My research interest arises out of my professional experience as an administrator at Queen’s University since 2000. Having been a manager of Canada’s first “private” MBA program I have had first-hand experience leading and driving privatization. Currently, I am a fund-raiser for Queen’s School of Business, furthering the linkage between private interests and higher education. I have also served on the Queen’s Senate Internal Academic Review Committee, where questions about academic quality and resource usage were paramount.

Initial research into this subject, through the works of Lawrence Soley (1995), Wesley Shumar (1997), and Michael Engel (2000), have led me to conclude that the university has undergone a profound change of its values, structure, and ideology from the liberal education tenet of public good to a market-based tenet of private good. Robert Birnbaum (2000) claims that higher education has shifted from a social institution to an industry. In Richard Florida’s (2003) words, the rush by universities to link with industry has derailed them from their core mission of knowledge and talent creation. Whereas Christopher Newfield (2003) points out that corporate interests and ideology have long been an integral part of universities, Jennifer Washburn (2005) argues that it is only more recently that universities have been corrupted by corporations and corporate values. Similarly, former Harvard president Derek Bok (2003) contends that, for all of the benefits university commercialization has created, there has been a toll on the quality of education.

Based on my professional experiences, I believe the privatization of higher education has occurred nowhere more quickly in Canada—and perhaps most irrevocably—than at our business schools. Moreover, the belief that business models will best solve the university’s mission has deeply influenced the operation of our business schools, and their complex funding models. This market-based shift is most noticeable in the classroom and in the dramatic proliferation of deregulated degree and non-degree programs. Through its mission statement, philanthropic linkages, facility design, program offerings, and its annual reports, the Canadian business school does all it can to emulate the corporate model. According to Alan Hochstein (2006) of Concordia University, privatization has led to the “dramatic decline into mediocrity” of Canadian business education, where academic quality has been sacrificed for the sake of profit.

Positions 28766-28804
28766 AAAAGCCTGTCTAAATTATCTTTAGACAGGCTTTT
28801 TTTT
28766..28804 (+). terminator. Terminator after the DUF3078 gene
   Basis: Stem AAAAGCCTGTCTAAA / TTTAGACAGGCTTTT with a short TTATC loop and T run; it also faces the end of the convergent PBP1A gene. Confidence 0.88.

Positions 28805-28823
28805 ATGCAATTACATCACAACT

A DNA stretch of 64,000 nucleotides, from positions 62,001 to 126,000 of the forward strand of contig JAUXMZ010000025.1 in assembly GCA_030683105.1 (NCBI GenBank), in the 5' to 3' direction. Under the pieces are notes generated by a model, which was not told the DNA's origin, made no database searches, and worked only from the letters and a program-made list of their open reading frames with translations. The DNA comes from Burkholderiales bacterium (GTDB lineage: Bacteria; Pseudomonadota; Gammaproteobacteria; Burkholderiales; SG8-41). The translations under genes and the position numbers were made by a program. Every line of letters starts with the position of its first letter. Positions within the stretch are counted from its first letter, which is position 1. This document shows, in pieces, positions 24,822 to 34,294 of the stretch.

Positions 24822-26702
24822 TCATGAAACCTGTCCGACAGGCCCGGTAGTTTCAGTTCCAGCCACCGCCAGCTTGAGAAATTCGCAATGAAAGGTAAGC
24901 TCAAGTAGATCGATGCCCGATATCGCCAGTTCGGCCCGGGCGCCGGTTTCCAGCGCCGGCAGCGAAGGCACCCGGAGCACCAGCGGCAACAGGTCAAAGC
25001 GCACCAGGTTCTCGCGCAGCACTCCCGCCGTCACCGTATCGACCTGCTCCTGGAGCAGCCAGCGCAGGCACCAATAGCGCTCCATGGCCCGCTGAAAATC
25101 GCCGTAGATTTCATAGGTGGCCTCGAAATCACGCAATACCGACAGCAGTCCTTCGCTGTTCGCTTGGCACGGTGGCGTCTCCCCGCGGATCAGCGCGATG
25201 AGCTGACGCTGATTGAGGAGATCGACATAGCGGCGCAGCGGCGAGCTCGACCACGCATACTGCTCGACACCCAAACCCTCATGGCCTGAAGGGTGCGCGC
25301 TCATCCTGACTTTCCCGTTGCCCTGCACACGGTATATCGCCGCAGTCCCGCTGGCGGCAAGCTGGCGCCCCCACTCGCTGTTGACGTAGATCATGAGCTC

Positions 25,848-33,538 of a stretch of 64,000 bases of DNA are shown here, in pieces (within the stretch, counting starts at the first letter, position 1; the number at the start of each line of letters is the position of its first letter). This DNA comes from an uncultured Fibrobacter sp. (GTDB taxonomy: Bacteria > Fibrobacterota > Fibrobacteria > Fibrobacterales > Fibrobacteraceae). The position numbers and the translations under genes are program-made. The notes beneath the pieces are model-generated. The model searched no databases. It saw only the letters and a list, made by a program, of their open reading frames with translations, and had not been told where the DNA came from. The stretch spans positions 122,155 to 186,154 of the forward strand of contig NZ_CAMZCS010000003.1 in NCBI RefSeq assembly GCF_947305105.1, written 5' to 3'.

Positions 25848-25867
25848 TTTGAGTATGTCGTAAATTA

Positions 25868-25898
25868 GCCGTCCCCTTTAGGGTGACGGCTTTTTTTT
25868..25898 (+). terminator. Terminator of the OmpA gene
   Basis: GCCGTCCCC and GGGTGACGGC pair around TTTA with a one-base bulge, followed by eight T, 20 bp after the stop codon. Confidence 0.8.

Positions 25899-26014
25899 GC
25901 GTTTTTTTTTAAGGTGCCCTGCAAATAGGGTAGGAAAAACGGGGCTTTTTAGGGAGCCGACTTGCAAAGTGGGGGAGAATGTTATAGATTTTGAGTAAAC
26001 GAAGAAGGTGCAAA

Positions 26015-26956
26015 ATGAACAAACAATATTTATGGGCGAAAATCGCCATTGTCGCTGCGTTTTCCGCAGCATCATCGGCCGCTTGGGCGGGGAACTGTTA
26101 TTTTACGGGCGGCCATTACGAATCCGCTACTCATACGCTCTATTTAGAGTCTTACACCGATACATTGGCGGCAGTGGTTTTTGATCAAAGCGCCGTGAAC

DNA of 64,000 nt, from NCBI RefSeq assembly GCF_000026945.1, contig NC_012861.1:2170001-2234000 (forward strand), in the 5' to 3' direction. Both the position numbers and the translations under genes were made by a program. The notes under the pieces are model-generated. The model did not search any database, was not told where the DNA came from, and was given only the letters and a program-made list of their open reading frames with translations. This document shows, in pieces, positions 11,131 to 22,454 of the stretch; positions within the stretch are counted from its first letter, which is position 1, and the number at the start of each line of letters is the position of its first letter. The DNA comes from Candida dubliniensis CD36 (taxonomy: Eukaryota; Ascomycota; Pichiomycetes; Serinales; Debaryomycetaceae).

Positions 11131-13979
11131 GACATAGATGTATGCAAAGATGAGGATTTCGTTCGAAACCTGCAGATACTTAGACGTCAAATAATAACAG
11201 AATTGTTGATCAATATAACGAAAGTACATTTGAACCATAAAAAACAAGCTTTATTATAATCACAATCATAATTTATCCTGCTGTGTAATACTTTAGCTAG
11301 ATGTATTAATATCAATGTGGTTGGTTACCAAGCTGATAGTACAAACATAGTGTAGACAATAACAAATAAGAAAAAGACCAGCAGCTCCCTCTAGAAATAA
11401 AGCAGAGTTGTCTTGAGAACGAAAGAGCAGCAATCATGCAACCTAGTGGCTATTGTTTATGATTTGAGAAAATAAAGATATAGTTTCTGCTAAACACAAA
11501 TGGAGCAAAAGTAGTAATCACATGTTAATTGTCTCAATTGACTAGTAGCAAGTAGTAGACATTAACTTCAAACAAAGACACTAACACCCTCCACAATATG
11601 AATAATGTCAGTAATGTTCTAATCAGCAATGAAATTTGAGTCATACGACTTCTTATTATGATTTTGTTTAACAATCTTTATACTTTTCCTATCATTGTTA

To answer my primary research question I want to investigate the hinge-point of the debate over privatization: what is quality and how should it be defined? Proponents of private programs argue strongly that quality is much greater in private programs, and they point to external and internal quantified results to support their claims. However, quality, as currently defined by business schools, is viewed solely as a product of measurable results. What I want to ask through my research is should such results-oriented measurements, such as salary and employment figures, be the criteria for judging the quality of a university education? Indeed, I am interested in not only figuring out how quality is defined in the contemporary Canadian business school, but pose a much harder question of how ought quality be defined and determine whether privatization has hindered or fostered academic quality.

March 10, 2008

My kingdom for a flight!

Alas, the wondrous experience of my trip to Chicago came to an abrupt end as soon as I arrived at O'Hare to check into my flight. Despite the fact that I was 2 1/2 hours before my scheduled departure of 6:00 pm, the check-in counter process took a solid 35 minutes, as the staff spent inordinate amounts of time with four passengers who seemed to need help booking a world tour. I began to get rather grumbly and tried to calm myself down, as one of the three check-in agents essentially ignored us and kept scribbling notes, walking around, picking up the phone, scribbling more notes and then after about 20 minutes of this waved the woman in front of me over rather begrudgingly. This was an omen of things to come.